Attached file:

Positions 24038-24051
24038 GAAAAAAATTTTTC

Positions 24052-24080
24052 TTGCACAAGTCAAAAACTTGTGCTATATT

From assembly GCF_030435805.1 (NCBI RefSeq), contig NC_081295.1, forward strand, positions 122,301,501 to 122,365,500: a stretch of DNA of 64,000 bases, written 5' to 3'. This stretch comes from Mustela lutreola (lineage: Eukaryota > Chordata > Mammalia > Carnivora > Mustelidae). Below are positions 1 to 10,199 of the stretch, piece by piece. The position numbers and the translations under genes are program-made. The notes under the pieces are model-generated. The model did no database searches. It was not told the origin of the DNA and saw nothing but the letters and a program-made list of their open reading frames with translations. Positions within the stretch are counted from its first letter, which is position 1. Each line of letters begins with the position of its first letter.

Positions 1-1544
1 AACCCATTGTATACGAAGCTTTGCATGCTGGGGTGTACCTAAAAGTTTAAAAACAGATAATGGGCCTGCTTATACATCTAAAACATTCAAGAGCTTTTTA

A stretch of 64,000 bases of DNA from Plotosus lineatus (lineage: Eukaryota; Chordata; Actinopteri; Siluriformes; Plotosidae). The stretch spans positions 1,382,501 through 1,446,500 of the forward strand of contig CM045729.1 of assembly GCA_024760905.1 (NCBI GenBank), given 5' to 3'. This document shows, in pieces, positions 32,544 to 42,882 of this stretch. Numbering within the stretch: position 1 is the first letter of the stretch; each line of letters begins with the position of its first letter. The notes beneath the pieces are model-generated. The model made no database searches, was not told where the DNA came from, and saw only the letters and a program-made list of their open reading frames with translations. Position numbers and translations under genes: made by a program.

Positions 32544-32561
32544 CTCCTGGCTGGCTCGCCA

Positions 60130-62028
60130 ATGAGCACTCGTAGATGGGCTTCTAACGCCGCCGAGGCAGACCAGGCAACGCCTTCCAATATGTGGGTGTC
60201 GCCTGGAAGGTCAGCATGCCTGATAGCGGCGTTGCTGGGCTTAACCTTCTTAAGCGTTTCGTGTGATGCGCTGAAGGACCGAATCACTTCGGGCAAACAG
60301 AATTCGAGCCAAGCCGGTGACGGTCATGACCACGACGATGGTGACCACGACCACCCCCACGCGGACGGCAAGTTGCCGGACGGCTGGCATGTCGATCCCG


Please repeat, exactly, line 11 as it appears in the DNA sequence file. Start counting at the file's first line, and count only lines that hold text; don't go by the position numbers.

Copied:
Positions 60130-62028